It also includes the disclosure or use of a trade secret without consent by someone who used improper means to acquire knowledge of the trade secret, for example, an ex-employee who spills company secrets to a rival.
Oklahoma prohibits use of trade secrets by a company that has “has reason to know” that the material constitutes a trade secret. This is known as constructive knowledge (versus actual knowledge). In other words, even if a Oklahoma company was unaware it possessed purloined trade secrets, it can still be prosecuted under Oklahoma law if it should have known.
Under Oklahoma law, a trade secret thief can be prevented from disclosure by court order, known as an injunction. This is true for both actual or threatened misappropriation.
The injunction may be terminated when the trade secret has ceased to exist, but the injunction may be continued for an additional reasonable period of time in order to eliminate any commercial advantage that otherwise would be derived from the misappropriation. In exceptional circumstances, an injunction may condition future use upon payment of a reasonable royalty for no longer than the period of time for which use could have been prohibited. Exceptional circumstances might be that a theft that is so serious that the court order would be meaningless.
A victim of trade secret theft can also seek financial compensation that measures the actual loss attributed to the theft or the profits (or “unjust enrichment”) acquired by the trade secret thief. According to the statute, "Damages can include both the actual loss caused by misappropriation and the unjust enrichment caused by misappropriation that is not taken into account in computing actual loss."
In egregious situations, a Oklahoma court can award punitive damages up to twice the amount of any award. Attorney fees will also be awarded in egregious (willful and malicious) situations, another threat against infringers.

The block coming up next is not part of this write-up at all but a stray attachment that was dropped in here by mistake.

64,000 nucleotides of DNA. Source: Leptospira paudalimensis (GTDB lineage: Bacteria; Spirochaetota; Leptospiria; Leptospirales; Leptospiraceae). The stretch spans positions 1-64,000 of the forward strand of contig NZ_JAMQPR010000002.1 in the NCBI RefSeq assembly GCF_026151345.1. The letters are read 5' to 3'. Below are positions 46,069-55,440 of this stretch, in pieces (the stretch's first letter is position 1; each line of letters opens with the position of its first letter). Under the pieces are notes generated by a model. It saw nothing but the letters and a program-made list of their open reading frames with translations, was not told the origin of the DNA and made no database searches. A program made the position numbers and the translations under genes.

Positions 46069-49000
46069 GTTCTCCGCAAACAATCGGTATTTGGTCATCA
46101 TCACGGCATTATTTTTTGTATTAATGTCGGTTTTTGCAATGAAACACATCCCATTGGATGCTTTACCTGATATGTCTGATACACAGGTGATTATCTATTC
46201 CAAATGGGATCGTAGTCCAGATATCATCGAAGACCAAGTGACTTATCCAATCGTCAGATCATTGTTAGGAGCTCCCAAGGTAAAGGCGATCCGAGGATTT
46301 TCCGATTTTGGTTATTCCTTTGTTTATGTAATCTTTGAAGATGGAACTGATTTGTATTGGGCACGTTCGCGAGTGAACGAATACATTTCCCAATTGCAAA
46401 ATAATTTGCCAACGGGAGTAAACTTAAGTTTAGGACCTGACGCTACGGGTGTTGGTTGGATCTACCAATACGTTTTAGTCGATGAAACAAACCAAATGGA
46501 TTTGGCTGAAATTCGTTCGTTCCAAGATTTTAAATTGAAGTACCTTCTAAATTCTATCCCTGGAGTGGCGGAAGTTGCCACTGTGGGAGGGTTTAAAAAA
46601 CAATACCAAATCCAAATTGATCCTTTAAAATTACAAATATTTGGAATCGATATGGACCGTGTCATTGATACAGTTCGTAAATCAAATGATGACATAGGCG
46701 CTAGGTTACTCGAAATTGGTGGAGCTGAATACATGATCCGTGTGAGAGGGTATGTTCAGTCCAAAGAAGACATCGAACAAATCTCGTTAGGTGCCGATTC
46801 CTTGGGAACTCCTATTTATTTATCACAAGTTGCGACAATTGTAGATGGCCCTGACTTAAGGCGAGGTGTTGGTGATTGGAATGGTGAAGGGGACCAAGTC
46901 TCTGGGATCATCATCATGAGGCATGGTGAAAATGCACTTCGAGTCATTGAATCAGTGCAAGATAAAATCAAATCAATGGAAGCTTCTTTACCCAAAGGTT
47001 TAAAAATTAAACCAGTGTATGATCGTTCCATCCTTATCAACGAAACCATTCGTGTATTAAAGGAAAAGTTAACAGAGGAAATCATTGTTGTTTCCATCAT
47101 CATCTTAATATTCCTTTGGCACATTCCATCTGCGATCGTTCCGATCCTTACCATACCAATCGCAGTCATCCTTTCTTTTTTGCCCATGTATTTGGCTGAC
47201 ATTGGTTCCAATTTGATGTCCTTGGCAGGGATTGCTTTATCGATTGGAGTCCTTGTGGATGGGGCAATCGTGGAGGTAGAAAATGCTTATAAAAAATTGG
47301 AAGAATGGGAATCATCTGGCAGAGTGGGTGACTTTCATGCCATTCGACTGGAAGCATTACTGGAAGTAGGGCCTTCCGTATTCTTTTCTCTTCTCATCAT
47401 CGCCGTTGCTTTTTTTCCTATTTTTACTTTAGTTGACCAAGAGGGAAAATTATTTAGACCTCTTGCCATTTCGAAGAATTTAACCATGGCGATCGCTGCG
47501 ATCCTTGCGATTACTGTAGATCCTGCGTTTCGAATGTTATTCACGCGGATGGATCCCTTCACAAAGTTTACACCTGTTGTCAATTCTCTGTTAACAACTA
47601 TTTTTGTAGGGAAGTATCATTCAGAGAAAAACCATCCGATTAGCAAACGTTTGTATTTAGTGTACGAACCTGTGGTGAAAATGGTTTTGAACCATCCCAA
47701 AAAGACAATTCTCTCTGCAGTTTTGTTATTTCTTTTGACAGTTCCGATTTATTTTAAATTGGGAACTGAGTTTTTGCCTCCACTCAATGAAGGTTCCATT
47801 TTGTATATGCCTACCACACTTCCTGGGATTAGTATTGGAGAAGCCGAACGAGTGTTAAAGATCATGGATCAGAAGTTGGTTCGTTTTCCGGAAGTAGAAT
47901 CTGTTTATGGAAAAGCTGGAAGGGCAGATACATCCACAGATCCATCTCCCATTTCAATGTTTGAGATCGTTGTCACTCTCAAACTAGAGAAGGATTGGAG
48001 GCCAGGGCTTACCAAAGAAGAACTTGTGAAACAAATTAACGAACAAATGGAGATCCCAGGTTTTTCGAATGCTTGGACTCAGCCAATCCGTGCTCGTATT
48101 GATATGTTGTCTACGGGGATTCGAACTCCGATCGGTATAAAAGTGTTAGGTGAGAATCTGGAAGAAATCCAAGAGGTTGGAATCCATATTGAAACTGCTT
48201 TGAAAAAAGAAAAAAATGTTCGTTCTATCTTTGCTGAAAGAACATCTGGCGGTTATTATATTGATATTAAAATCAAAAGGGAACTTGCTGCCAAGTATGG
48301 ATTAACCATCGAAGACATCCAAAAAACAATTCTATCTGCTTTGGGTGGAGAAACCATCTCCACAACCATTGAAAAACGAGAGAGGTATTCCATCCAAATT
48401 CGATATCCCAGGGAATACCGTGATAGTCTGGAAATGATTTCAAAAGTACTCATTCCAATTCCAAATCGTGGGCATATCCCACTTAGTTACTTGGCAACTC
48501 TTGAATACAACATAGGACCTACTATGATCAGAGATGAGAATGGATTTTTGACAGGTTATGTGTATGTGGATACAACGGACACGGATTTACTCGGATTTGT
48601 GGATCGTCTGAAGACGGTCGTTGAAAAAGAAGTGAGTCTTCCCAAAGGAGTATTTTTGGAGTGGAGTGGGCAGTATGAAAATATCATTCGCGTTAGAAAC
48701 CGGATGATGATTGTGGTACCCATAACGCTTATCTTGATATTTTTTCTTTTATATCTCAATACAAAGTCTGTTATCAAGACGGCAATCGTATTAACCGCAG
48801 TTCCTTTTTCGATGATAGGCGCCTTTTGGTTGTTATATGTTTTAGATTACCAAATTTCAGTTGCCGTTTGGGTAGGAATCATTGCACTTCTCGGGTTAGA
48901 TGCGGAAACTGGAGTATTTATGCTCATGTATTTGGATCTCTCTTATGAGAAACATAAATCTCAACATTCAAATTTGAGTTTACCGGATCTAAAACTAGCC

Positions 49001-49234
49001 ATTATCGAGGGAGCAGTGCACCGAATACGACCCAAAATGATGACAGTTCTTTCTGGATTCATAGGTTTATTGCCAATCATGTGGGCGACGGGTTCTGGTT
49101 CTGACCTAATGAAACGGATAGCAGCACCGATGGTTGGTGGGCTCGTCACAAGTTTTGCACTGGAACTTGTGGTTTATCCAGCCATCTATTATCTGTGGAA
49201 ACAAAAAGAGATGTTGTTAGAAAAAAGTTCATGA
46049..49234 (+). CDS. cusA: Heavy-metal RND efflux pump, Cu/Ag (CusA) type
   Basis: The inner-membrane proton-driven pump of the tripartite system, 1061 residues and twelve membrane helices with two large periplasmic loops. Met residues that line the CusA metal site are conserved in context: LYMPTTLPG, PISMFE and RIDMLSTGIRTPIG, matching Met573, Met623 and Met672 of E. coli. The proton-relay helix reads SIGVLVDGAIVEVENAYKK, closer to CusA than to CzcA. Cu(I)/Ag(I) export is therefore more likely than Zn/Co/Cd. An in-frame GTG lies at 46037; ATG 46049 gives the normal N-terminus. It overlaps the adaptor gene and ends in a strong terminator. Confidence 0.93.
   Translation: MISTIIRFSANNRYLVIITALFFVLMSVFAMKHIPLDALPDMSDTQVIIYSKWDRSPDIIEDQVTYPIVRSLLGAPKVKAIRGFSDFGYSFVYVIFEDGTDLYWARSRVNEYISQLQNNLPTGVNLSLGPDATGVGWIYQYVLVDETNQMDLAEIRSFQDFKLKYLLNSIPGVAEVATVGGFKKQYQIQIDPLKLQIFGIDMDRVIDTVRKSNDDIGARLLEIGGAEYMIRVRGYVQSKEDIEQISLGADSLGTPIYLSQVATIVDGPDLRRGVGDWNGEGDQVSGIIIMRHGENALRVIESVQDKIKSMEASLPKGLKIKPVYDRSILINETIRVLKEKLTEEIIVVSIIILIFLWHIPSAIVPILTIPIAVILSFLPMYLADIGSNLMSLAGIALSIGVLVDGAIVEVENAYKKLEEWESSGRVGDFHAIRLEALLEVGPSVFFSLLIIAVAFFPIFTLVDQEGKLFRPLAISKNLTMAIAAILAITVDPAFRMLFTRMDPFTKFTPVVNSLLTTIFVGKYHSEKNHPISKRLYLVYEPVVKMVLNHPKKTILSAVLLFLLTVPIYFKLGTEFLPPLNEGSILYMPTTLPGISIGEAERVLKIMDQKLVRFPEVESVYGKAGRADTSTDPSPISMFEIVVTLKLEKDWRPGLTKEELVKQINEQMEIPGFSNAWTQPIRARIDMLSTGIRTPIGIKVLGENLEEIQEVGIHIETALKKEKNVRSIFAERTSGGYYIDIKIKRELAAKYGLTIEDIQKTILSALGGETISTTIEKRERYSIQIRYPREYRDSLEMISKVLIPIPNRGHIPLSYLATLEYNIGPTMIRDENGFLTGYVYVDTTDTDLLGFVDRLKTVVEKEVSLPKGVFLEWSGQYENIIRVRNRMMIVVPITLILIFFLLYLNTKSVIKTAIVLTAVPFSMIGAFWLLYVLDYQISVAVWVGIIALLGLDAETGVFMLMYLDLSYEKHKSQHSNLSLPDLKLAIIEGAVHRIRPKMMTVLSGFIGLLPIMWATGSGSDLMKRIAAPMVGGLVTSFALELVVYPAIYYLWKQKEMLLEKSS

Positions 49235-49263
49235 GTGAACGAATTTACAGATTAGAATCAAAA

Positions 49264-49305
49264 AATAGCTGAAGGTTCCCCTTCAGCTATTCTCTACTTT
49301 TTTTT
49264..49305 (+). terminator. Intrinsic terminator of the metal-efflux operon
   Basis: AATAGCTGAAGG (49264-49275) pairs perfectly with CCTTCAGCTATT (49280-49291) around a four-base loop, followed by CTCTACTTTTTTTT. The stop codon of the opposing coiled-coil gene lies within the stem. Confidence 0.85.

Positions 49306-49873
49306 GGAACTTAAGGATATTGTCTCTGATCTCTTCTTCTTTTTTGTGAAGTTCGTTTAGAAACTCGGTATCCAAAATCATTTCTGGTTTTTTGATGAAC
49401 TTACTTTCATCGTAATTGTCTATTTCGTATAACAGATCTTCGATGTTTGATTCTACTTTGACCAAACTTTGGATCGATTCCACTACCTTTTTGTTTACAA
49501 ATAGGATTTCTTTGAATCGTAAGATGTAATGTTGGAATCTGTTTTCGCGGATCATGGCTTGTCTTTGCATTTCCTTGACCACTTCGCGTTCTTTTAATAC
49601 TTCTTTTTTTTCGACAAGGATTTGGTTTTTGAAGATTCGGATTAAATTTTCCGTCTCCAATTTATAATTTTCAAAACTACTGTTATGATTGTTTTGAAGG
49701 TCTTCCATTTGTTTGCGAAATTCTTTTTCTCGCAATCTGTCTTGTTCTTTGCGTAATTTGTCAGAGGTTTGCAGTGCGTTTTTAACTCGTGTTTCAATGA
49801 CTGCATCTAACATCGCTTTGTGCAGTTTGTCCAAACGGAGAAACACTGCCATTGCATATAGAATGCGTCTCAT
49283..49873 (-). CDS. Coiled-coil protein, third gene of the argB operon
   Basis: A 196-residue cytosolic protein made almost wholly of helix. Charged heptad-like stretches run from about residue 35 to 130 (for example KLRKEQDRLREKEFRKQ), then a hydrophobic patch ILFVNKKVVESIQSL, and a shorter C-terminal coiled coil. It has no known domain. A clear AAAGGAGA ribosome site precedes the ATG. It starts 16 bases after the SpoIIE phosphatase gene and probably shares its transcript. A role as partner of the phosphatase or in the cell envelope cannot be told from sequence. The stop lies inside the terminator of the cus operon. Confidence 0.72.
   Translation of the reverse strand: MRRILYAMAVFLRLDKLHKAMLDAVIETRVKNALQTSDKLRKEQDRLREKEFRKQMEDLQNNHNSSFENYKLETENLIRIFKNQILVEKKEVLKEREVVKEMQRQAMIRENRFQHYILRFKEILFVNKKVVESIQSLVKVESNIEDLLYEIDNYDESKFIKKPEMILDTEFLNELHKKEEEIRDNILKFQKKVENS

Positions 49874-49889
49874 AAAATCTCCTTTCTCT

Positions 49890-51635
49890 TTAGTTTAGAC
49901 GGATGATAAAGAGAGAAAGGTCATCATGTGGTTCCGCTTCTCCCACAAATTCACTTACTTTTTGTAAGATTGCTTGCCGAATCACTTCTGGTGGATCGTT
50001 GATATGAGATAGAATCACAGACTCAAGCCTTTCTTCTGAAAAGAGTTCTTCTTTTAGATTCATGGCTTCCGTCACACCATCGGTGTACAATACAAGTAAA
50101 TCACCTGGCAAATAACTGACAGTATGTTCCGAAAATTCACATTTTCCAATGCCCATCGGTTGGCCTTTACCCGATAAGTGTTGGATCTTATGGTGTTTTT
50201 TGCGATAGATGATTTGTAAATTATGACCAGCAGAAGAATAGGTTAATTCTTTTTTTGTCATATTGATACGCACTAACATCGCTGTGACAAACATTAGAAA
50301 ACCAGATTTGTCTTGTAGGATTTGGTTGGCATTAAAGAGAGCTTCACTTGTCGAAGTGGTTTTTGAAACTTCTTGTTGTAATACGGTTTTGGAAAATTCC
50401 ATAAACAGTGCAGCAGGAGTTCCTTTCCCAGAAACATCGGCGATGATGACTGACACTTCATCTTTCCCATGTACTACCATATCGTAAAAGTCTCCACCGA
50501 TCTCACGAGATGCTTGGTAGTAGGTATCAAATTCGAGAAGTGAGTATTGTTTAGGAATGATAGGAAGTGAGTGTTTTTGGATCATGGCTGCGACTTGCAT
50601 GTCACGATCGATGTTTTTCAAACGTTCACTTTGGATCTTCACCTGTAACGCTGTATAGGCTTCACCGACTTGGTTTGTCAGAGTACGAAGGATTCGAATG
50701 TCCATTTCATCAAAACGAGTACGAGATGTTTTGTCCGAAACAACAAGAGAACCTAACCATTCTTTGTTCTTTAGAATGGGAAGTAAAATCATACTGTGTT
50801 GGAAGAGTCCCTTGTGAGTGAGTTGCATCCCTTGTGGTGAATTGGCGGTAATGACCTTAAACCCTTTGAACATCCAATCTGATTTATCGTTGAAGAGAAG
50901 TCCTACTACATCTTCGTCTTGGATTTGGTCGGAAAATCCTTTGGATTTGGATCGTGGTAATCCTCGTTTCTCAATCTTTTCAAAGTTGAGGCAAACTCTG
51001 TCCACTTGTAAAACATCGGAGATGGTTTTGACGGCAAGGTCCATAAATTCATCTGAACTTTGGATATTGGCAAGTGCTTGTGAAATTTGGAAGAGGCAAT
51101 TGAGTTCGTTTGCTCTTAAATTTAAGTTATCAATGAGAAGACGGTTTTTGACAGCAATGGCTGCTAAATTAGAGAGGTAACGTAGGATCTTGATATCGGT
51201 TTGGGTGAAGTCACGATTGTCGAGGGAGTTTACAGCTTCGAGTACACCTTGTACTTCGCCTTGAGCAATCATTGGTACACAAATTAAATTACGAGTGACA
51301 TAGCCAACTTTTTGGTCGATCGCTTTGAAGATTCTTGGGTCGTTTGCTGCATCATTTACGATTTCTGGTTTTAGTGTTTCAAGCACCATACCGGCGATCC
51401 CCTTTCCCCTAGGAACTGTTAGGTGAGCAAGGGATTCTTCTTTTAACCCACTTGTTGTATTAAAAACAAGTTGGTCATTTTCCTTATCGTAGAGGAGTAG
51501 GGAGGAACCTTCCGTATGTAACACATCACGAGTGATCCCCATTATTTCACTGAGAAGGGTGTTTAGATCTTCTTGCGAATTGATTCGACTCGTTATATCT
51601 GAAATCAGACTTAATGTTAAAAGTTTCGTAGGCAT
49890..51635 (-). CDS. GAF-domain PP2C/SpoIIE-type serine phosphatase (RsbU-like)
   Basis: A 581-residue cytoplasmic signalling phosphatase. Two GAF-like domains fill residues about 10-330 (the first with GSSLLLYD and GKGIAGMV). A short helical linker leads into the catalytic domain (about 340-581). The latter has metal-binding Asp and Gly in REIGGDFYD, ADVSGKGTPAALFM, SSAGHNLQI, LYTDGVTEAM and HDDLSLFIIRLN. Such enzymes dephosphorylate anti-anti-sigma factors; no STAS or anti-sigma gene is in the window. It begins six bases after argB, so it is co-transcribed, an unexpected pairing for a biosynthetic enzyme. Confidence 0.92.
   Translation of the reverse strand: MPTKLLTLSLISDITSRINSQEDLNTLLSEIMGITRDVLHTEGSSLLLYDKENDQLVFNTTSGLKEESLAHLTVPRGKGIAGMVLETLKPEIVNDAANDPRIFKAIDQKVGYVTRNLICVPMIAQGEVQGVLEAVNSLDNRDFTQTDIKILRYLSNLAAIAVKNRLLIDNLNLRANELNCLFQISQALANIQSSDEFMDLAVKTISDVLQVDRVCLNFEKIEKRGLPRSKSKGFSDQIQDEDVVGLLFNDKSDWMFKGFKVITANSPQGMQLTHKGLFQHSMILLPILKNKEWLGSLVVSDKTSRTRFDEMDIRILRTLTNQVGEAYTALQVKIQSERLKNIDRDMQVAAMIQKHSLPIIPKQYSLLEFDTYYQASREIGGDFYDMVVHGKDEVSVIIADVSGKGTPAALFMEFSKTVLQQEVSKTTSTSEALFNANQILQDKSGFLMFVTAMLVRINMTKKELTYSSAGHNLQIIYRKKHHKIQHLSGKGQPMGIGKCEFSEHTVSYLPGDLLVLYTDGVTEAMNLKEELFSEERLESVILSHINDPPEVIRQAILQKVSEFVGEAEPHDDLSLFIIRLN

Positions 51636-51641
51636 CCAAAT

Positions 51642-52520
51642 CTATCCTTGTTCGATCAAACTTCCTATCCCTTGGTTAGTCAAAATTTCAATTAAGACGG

Under Oklahoma law, a lawsuit for trade secret infringement must be brought within three years "after the misappropriation is discovered or by the exercise of reasonable diligence should have been discovered." In other words, you cannot delay for long after you discover that a company trade secret has been stolen, or else you will not be permitted to pursue your lawsuit.
In addition to Oklahoma’s rules regarding trade secrets, certain federal rules also apply in Oklahoma. The Economic Espionage Act of 1996 makes the theft of trade secrets a federal crime. The Act prohibits the theft of a trade secret by a person intending or knowing that the offense will injure a trade secret owner.
The Act also makes it a federal crime to receive, buy, or possess trade secret information knowing it to have been stolen. The Act’s definition of “trade secret” is similar to that of the Uniform Trade Secrets Act. The penalties for a violation of this statute include a potential prison term of 15 years and fines up to $5 million, depending on whether the defendant is an individual or a corporation. A private party can still sue for trade secret theft even if the federal government files a criminal case under the Economic Espionage Act.